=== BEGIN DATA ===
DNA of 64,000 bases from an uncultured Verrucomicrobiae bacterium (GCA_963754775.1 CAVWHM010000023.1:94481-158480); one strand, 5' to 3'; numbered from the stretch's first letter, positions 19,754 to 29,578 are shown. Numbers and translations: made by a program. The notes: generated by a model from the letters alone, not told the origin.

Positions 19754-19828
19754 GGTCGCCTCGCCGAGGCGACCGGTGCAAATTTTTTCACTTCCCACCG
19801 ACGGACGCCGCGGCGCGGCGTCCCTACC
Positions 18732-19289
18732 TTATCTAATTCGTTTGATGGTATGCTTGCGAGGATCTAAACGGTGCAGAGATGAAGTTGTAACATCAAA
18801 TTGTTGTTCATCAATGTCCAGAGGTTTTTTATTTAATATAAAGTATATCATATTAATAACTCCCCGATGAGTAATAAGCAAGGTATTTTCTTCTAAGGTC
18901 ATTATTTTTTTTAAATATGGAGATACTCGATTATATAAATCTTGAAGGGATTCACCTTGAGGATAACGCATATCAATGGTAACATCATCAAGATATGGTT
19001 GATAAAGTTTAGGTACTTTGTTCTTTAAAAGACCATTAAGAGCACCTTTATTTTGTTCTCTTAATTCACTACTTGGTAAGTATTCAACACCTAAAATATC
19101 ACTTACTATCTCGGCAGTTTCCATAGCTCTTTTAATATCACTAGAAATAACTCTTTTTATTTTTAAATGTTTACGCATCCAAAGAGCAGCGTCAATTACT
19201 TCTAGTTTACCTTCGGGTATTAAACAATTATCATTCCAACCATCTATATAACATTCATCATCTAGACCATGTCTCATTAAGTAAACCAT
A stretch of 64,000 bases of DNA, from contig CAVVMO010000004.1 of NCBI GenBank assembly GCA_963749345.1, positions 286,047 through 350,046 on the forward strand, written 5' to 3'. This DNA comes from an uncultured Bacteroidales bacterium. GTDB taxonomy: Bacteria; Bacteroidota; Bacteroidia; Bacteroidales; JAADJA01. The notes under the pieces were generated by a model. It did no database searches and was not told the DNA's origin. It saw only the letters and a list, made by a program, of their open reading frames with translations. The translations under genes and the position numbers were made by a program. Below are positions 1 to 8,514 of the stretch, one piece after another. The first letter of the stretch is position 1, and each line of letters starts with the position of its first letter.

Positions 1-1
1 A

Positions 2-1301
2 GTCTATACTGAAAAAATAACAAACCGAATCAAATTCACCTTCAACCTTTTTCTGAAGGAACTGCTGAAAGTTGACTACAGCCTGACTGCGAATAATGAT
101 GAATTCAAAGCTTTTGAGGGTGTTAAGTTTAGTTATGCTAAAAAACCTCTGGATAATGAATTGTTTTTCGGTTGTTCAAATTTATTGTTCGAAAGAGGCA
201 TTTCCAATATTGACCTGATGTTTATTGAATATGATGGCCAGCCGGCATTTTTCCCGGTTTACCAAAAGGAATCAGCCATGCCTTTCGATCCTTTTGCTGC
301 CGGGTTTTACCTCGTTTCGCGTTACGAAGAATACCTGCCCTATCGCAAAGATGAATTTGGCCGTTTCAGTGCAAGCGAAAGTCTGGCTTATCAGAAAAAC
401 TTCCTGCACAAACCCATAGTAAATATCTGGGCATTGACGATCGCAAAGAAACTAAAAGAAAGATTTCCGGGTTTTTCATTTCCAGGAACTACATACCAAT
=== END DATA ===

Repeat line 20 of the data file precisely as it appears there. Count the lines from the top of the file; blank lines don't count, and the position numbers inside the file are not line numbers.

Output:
401 TTCCTGCACAAACCCATAGTAAATATCTGGGCATTGACGATCGCAAAGAAACTAAAAGAAAGATTTCCGGGTTTTTCATTTCCAGGAACTACATACCAAT